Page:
In the meantime, Hank and I are trying to focus on the here and now and enjoy the quality time we’re getting with a dog who grabbed hold of our hearts and never let go.

For however long we are together.

Story reposted from:
By Susan Pawlak-Seaman

When to take a dog to the vet ASAP?

April 16th, 2015

How do you know when your dog’s health problem is life threatening and requires immediate veterinarian attention?

Here is a list of the top 10 most common dog emergencies seen in the vet ER:

1. Dog trauma

If your dog has sustained some form of trauma such as a fall, gunshot wound, getting hit by a car or is involved in a dog fight then immediate veterinary attention is needed. Even if your dog appears fine initially a check-up with your veterinarian is still necessary because sometimes injuries sustained from a traumatic event such as a ruptured lung, diaphragmatic hernia or internal bleeding will not manifest symptoms immediately. Wounds such as lacerations and bite wounds may be deeper than they appear and complications such as infection can result from delaying veterinary attention. Sometimes the traumatic event is not witnessed by the owner, if you find your dog limping, seemingly in pain or is just not acting right then it would be best to have her checked out.

2. Dog has difficulty breathing

Dyspnea is also known as difficulty breathing and can manifest as wheezing, choking, weak and raspy breathing or respiratory arrest. This can be caused by a foreign body in the throat, allergic reaction, heart disease or pulmonary disease. If there is a foreign body present it is important not to try and extract it yourself – doing so may lodge the object even deeper, completely obstructing the airway. Breathing problems almost always indicate major dog health problems so do not wait to take immediate action.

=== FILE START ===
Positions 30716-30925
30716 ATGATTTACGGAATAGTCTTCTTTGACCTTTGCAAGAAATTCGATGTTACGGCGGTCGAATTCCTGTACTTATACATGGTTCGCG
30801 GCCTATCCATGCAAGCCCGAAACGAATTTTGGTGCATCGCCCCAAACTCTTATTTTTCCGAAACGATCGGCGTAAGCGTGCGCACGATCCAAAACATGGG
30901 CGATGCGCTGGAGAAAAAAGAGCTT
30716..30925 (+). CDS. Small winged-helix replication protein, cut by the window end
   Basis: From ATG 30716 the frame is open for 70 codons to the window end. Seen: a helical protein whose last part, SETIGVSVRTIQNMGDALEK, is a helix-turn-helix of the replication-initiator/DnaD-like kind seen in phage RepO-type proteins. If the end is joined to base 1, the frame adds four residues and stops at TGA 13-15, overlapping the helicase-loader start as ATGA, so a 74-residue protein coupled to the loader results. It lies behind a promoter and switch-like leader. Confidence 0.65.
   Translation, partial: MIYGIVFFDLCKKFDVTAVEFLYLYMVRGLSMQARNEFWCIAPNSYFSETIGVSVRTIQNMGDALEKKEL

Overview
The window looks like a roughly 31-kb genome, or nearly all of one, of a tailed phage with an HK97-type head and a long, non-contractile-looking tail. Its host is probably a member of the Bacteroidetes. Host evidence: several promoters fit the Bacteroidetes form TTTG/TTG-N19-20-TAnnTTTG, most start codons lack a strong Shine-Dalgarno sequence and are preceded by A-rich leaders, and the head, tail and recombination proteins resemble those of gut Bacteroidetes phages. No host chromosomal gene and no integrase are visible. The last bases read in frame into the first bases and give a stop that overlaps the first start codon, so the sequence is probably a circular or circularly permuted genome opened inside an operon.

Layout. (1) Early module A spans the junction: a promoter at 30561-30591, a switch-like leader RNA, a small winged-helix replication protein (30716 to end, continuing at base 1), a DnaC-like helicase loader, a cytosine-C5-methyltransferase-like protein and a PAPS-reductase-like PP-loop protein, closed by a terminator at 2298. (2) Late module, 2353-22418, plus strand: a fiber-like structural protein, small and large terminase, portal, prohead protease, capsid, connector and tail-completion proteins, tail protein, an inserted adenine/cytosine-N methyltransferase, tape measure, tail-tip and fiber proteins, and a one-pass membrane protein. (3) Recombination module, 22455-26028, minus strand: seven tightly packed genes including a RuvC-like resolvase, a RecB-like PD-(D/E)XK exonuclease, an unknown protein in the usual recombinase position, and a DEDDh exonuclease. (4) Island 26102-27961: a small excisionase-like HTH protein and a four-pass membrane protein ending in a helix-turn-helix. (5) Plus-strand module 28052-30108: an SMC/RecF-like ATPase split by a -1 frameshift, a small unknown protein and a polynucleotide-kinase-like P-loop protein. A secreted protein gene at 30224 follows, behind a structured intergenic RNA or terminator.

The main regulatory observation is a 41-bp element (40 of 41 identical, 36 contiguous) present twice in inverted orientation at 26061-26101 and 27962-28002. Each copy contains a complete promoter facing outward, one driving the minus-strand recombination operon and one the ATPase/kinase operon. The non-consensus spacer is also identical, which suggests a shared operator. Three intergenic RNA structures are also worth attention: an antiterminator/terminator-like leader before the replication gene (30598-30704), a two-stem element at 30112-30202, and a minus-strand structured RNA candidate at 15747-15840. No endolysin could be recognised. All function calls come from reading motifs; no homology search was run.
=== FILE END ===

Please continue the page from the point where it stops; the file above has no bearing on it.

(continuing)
3. Dog neurological conditions

Neurological problems can manifest in your dog as disorientation, incoordination, severe lethargy, unresponsiveness, and coma. A normal healthy dog is bright, alert and responsive; any pronounced change in your dog’s mental status requires immediate veterinary attention. Lethargy and weakness can be seen with any serious illness and should never be ignored. Sometimes neurological disorders do not affect mentation (for instance loss of use of the hind limbs can sometimes be cause by a ruptured intervertebral disc). Again these are serious disorders that need prompt veterinary attention to achieve the most favorable outcome.

4. Dog seizures

Seizures are also considered a neurological condition but are so common in dogs it deserves its own category. Any dog that has never experienced a seizure before needs to be seen immediately. Signs associated with a seizure include uncontrollable shaking and tremors, loss of consciousness, paddling with the legs and possible loss of bowel or urinary control. The most common cause of seizures in dogs is epilepsy. If your dog is diagnosed as epileptic not every seizure will constitute an emergency. If your dog has multiple seizures within a 24-hour period or if a seizure lasts longer than a couple minutes then your epileptic dog may need immediate veterinary attention. Talk to your veterinarian more about how to manage epilepsy and what to watch for. Other causes of seizures include hypoglycemia in puppies, insulinoma in older dogs and toxicities in dogs of all ages.

5. Suspected or known toxic exposure

You found a chewed up rat bait while running some laundry down to the basement or you notice the bag of fertilizer in the garden shed has been ripped open. If you suspect your dog has gotten into something potentially toxic call the ASPCA animal poison control at (888) 426-4435 for immediate advice on what to do. A veterinary toxicologist may advise you to induce vomiting, seek immediate veterinary attention or simply monitor at home if the substance ingested turns out to be innocuous. Keep a bottle of hydrogen peroxide in the house at all times in case you are ever asked to induce vomiting.

6. Dog vomiting and dog diarrhea

Vomiting and diarrhea are common problems in dogs and while they can be signs of a serious dog health issues the majority of cases are simple gastric upset that typically resolves within 24 hours. If your dog is otherwise acting fine then rest the stomach by withholding food for 4 to 6 hours and make sure your dog has access to plenty of water so they can stay hydrated. If she develops additional clinical signs such as lethargy, weakness or seems to be in pain then immediate veterinary attention is indicated. Also if vomiting or diarrhea persists more than 24 hours OR you notice blood in the vomitus or the diarrheas then go see your veterinarian immediately. If your dog has a chronic medical problem such as diabetes and starts vomiting then it is not recommended to wait 24 hours and to seek veterinary attention as soon as possible.

7. Dog distended abdomen or abdominal pain